Bhaktapur’s Durbar Square is the gem not only of Bhaktapur, but also of the entire nation. The most fascinating structure here is the world-renowned 55-Window Palace. The elaborately carved windows and doors are something that visitors simply cannot help admiring. The seat of royalty before 1769 AD, the building now houses the National Art Gallery—the museum better known for its rich collection of paubha scroll paintings and breathtaking artworks in stone.
The world famous Golden Gate rubs shoulders with the 55-Window Palace. An unparalleled specimen of repousse art dating back to 1756, it is the entrance to the marvelous Taleju Temple Complex. Getting into it leads to a number of artistically designed chowks (courtyards) including the Royal Bath, which is adorned with the well-admired Golden Faucet among others.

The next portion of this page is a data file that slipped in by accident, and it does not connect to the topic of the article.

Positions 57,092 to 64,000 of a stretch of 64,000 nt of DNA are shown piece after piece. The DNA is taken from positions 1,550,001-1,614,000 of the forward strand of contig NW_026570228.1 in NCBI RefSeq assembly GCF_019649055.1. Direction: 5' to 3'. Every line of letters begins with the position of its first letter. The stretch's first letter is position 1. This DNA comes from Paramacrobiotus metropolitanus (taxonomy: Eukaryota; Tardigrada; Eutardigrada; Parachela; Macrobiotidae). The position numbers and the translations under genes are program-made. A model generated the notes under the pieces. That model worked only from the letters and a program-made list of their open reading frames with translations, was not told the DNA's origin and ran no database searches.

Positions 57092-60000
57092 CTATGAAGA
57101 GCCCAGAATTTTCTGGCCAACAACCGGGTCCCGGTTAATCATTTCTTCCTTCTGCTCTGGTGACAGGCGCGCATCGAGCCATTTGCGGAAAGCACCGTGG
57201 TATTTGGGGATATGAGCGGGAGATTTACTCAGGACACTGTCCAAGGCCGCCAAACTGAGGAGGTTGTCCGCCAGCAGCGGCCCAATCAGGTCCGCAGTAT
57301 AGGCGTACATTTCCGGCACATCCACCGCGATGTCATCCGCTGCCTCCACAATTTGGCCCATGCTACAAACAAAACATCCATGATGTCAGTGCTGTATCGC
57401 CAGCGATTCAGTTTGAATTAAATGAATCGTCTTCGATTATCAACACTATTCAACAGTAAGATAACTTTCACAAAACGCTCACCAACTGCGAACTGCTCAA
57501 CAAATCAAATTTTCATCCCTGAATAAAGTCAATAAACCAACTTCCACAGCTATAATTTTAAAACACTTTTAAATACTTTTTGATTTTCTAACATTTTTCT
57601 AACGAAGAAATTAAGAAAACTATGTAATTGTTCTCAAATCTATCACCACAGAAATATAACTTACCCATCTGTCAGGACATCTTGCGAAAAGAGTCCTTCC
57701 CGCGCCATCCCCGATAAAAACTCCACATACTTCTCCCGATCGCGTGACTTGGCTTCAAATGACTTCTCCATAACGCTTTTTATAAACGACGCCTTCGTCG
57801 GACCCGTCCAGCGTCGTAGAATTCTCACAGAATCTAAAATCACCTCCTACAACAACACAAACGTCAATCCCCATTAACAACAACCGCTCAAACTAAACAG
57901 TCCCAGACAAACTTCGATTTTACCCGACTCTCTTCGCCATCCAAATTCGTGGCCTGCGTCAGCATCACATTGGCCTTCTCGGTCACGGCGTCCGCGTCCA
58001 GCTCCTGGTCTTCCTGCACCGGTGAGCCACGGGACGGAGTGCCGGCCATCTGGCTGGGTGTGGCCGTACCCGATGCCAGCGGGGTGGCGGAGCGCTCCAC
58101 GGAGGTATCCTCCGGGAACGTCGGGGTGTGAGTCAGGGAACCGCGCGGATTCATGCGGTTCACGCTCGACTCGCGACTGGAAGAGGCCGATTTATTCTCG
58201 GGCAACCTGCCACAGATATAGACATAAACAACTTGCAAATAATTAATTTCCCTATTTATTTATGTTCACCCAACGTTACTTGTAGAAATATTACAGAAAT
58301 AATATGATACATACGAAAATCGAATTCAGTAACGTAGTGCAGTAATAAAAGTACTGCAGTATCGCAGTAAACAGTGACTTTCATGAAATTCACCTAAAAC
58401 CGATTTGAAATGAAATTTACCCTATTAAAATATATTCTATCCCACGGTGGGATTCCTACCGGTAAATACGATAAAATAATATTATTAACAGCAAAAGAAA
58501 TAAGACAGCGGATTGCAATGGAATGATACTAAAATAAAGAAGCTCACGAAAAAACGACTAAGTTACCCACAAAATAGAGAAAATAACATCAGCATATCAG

Another artwork that unfailingly bewitches visitors in the Square is the Big Bell. Big enough to match its name, the bell was erected by Ranajit Malla (r. 1722-1769), Bhaktapur’s last Malla king. It was used in those days for paying homage to Goddess Taleju, the lineage deity of Malla rulers, as well as to call assemblies of the citizens to discuss on given subjects concerning the state. Today, it is rung twice a day as a mark of tribute to the goddess.
Right next to it is a smaller Barking Bell. To one’s surprise, all dogs around it start whining the moment it is rung by its caretaker.
The Yaksheswor Mahadev Temple equally adds to the Square’s unparallaled beauty. Named after its builder king, Yaksha Malla (r. 1428-82), the two-storied pagoda was constructed after Kathmandu’s world famous Pashupatinath temple. It is noted for its wooden struts full of erotic carvings.
Other notable monuments in and around the historic Durbar Square are: the octagonal Chyasin Mandap, Siddhi Laxmi Temple, Shiva Temple (Fasi-dega), Vatsala Temple, Bhandarkhal Complex, Chatu Brahma Mahavihar, Indrayani Temple, Balakhu Ganesh Temple, Tripura-sundari Temple and the Char Dham symbolizing the four greatest Hindu pilgrimage sites.
* * * * *